The print and electronic media are often designed to invoke an emotional sense in the listeners and readers. Businesses also construct their advertisements to represent not only some psychological issues in the society but also to challenge them. In a Cadillac commercial shown in an Oscars broadcast, the company decided to confront the discrimination that it perceives to exist in the US. The commercial tactically avoids being political but attacks some of the political ideals without becoming controversial or spurring up intense debates. In the sixty-second ad, it states, “That's what they tell us, right? This chasm between us…” It then advances a positive message that What they don't tell us is that we carry each other forward, no matter who we are, or what we believe, or where we come from (Carry Cadillac 2017).
Inspiration and Motivation in Advertising
The Cadillac advertising serves multiple roles of inspiring the Americans, blasting the cases of division among its society, and invoking the mentality of all Americans to the possibilities that lie ahead given a commitment to embrace unity (Tartakovsky, 2011). It asserts the position of businesses to engage in the current national conversations within which they operate (Heath, 2012). At the beginning of the commercial, an average person starts by bluntly saying, We are a nation divided (Carry Cadillac 2017). This statement triggers the audience to be attentive to understand the issues that the advertisement considers as wedges that tear America apart.
Psychological Effects of Advertising: Cadillac Advertising Strategy
Though the ad seems to be political, it is psychological in the sense that it influences the civilians to shy away from the divisive state of affairs being promoted by some of the inconsiderate leaders. Therefore, it is transcendent of the political debate rather than getting involved in it. Cadillac is a motor vehicle manufacturing company thus the relevance of its advert that mentions it as carrying leaders, lovers and most importantly ideas (Heath, 2012). In this context, the commercial inspires the need for tolerance and prevention of discrimination, which is a mental construct. By acknowledging the real division, it arouses the people to act on changing the rhetoric and forming a cohesive society that accommodates all and sundry without undue prejudice.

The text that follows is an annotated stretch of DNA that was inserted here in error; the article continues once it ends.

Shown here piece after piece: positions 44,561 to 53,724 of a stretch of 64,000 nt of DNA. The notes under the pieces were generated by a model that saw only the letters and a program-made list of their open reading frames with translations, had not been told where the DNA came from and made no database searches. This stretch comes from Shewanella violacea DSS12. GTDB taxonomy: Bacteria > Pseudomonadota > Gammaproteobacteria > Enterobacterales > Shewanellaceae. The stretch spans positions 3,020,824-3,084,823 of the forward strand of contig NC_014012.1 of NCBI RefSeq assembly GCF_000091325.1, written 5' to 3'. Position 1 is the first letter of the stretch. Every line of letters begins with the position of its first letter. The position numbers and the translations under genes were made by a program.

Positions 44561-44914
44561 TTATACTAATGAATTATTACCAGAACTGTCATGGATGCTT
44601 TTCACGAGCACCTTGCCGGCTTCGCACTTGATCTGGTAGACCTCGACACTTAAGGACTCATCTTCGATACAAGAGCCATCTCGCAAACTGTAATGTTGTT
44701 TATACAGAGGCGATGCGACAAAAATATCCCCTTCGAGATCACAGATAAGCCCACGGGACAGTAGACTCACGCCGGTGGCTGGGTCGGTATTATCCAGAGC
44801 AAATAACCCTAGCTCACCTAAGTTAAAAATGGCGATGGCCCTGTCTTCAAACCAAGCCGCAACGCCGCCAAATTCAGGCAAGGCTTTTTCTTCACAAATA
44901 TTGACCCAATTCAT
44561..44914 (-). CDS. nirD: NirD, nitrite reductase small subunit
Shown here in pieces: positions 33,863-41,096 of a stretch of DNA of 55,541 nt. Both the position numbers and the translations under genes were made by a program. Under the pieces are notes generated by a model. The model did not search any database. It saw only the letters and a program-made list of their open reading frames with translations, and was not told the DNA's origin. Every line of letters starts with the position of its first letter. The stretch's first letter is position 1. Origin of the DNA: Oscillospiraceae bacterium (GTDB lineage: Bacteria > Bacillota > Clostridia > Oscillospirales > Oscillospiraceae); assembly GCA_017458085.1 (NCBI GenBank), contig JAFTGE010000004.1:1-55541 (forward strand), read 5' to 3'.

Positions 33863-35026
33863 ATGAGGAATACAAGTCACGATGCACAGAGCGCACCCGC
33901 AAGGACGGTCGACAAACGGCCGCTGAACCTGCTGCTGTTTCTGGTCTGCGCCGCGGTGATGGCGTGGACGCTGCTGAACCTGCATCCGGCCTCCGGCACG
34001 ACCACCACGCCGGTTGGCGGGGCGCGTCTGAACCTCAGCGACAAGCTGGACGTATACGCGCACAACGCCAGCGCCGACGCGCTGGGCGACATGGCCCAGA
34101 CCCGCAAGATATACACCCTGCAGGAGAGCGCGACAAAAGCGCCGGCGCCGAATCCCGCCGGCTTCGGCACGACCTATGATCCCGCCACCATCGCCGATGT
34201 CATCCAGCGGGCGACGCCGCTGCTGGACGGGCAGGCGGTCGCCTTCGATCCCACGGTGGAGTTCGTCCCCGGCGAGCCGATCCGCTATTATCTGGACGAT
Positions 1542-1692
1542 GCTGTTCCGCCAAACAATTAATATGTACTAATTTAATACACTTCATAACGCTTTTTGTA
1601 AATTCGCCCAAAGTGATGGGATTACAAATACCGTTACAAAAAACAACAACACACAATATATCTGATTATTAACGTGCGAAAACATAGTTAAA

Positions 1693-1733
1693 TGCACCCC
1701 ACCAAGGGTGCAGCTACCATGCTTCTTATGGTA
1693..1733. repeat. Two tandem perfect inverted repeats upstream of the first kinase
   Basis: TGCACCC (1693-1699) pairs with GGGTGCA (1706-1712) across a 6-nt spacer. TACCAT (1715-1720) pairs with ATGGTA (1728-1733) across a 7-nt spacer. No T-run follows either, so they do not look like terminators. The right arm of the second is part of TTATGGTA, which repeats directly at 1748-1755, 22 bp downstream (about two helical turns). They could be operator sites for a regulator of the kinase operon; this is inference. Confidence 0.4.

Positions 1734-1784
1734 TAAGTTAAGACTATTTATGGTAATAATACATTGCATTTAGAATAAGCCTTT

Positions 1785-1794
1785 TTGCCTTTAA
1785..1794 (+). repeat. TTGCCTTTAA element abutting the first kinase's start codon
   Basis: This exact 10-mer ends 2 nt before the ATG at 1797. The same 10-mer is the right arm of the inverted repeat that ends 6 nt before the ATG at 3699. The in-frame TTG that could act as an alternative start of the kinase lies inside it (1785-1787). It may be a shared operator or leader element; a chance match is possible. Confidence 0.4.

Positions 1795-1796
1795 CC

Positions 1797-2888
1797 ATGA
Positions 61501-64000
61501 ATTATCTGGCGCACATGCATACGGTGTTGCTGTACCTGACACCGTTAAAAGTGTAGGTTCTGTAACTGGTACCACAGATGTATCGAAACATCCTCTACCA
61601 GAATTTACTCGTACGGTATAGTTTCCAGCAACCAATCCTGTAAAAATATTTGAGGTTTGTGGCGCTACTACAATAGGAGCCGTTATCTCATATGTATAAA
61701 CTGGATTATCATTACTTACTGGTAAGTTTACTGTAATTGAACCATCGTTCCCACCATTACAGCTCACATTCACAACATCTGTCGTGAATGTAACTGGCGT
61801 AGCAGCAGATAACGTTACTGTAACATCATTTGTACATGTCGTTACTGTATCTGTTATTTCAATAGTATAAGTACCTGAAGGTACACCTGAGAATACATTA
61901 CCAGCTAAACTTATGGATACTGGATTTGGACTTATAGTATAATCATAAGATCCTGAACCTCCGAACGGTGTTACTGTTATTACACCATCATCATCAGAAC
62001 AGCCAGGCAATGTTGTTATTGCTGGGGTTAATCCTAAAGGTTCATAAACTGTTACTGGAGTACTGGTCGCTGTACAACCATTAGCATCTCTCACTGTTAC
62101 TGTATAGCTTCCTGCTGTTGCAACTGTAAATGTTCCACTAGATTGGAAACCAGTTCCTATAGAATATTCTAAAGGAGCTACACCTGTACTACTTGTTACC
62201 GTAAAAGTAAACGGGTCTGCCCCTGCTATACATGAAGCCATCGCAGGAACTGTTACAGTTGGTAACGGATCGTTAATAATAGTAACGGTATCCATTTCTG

Behavioral Advertising: How It Works
The commercial encapsulated the history of American division, which is not only a current issue but had existed even during its reconstruction, civil war, and civil rights movement. Nonetheless, recollecting these failures in light of the American Dream, Cadillac succeeds in placing its brand at the center of unity for the better. It operates within the concepts of cognitive psychology in which it frames human actions because of what is happening in their minds. For instance, the thoughts of division incline people to disunity while inclusivity leads to joy and unitedness (Tartakovsky, 2011). The behavioral targeted advertising relates with the behavioral theory, which focuses on actions as resulting from learning and reinforcement of the learned behavior. For instance, it views that divisive forces impose on the Americans a mentality of disunity, but then the advert debunks the destructive ideas and focuses on fostering selflessness, and human interactions among the populace.
While the Cadillac commercial reminds the Americans of the divisions that threaten the country, it also shows images that trigger hope and possibility of a united society. As the ad shows images of America gripped in troubling civil strife, it also expresses the incredibility of support in helping one another and overcoming challenges as a returning soldier happily embraces his daughter and the Hurricane Katrina rescue mission. It then summarizes its message by affirming, We may not be the same, but we can be one (Carry Cadillac 2017).
Carry Cadillac 2017 Oscars Commercial. Available from https://www.youtube.com/watch?v=2SB4CbFB7OUHeath, R. (2012). Seducing the subconscious: The psychology of emotional influence in advertising. Chichester, West Sussex: Wiley-Blackwell.
Tartakovsky, M. (2011). The Psychology of Advertising. Psychcentral. com. Encontrado en: http://psychcentral. com/blog/archives/2011/02/15/the-psychology-ofadvertising.
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